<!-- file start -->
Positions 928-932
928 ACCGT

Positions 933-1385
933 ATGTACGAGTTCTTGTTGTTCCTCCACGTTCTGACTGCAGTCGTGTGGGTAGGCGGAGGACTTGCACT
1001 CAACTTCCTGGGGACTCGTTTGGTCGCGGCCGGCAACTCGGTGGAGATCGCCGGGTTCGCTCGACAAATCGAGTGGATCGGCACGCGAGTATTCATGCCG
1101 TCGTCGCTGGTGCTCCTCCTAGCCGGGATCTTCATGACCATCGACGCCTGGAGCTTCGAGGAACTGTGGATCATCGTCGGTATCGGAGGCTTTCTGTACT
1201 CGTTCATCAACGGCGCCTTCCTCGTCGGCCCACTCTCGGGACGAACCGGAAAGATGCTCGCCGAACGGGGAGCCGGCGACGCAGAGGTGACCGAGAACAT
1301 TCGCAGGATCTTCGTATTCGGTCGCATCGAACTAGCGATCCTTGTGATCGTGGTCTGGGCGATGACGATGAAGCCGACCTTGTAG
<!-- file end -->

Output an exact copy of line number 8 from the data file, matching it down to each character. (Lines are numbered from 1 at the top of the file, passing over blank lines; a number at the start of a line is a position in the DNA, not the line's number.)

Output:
1301 TCGCAGGATCTTCGTATTCGGTCGCATCGAACTAGCGATCCTTGTGATCGTGGTCTGGGCGATGACGATGAAGCCGACCTTGTAG